Safaricom Foundation, Storymoja partner to mark ‘Day of the African Child’

The Safaricom Foundation has partnered with Storymoja Publishers to mark the ‘Day of the African Child’ with a reading challenge.

A statement on the partnership released on Wednesday said that over 200,000 students took part in the reading challenge from across the country.

The students read text from the fictional book ‘Attack of the Shidas’ a book that teaches ethnic tolerance to children.

The Day of the African Child is marked on June 16 each year. This year's theme is; 30 years after the adoption of the Charter: accelerate the implementation of Agenda 2040 for an Africa fit for children.

In the partnership, Safaricom Foundation will support the initiative through its literacy and numeracy programme which has provided a steady improvement in reading skills in the three counties it has been implemented.

"The programme is implemented in Bungoma, Turkana and Tana River counties aims to support learners lagging to acquire foundational literacy and numeracy skills within a short period of time. Each County has 40 schools participating in the programme," the statement said.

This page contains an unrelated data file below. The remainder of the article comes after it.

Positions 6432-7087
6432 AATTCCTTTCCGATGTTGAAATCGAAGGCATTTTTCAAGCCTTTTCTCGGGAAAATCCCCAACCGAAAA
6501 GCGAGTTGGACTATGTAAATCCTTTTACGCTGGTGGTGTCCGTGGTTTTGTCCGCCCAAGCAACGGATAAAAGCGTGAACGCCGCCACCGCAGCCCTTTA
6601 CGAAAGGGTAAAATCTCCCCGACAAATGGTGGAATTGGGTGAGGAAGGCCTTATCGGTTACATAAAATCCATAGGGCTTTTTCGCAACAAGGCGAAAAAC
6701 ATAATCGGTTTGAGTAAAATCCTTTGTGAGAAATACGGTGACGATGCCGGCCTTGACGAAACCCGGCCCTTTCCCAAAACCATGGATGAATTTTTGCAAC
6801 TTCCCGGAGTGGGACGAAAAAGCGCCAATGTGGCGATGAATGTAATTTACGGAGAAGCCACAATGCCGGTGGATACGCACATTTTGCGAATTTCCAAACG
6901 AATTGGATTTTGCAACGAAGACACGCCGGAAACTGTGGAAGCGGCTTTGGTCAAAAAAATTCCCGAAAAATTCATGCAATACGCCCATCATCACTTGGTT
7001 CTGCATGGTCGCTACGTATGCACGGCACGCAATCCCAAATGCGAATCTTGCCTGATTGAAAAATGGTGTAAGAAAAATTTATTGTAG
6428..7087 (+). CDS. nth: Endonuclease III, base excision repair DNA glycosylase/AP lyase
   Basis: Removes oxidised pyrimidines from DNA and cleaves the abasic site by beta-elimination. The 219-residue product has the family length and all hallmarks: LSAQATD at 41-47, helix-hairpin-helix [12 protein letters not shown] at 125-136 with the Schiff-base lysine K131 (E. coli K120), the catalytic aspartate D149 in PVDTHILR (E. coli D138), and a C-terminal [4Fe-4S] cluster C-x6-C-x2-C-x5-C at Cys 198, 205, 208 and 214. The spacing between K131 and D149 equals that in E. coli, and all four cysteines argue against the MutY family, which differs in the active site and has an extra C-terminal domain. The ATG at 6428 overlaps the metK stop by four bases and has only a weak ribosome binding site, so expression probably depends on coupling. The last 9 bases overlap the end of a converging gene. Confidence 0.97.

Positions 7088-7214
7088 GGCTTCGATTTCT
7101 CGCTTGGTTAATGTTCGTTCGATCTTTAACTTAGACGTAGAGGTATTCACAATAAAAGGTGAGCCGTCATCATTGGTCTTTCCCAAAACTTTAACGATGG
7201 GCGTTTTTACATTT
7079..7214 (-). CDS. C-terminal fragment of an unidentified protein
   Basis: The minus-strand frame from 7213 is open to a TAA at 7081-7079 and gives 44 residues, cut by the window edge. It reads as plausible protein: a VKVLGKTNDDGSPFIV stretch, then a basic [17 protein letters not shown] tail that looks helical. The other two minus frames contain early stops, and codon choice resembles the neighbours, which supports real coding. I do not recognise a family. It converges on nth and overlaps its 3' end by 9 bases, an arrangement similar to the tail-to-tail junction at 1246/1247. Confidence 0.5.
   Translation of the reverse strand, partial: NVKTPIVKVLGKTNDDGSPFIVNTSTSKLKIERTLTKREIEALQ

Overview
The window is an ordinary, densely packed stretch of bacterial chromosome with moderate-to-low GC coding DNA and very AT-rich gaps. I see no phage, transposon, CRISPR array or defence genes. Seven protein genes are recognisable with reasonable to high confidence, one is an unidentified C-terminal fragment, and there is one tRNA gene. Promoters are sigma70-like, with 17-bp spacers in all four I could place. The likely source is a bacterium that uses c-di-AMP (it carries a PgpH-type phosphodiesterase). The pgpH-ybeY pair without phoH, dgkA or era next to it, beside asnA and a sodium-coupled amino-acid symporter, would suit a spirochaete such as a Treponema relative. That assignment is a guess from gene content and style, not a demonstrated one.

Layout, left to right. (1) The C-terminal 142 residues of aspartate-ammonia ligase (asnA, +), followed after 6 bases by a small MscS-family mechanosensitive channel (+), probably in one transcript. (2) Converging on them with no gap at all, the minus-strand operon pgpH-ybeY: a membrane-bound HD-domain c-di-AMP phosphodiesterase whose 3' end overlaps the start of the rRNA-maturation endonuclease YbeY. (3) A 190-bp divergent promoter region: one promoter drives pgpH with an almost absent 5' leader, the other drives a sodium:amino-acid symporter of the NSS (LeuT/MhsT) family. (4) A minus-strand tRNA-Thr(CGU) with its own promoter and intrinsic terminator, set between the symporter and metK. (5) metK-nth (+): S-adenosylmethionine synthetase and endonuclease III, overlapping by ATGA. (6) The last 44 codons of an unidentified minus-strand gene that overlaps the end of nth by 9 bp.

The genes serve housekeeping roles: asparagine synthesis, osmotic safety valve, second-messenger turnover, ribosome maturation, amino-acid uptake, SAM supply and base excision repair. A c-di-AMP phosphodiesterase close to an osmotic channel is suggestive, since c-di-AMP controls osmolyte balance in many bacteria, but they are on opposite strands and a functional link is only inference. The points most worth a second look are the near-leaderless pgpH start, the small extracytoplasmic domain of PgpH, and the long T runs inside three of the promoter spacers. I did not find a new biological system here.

Over 4,500 learners in grade 3 to 5 have benefitted from the Accelerated Learning Programme, which is also implemented in partnership with Zizi Afrique Foundation through literacy and numeracy camps.

In June 2015, the Storymoja Read Aloud team led 229,043 children in 1,097 schools across 44 counties to set a national record and unofficially overtake the world record of most people reading the same text at the same time in multiple locations.

The current Guinness World Record for most people reading aloud from the same text at the same time in different venues is 223,363 participants in 909 venues across the United States of America.

In 1991, the Assembly of Heads of State and Government of the then OAU instituted the DAC in memory of the 16th June 1976 student uprising in Soweto, South Africa.

The students marched to protest against the poor quality of education they received and demanded to be taught in their languages.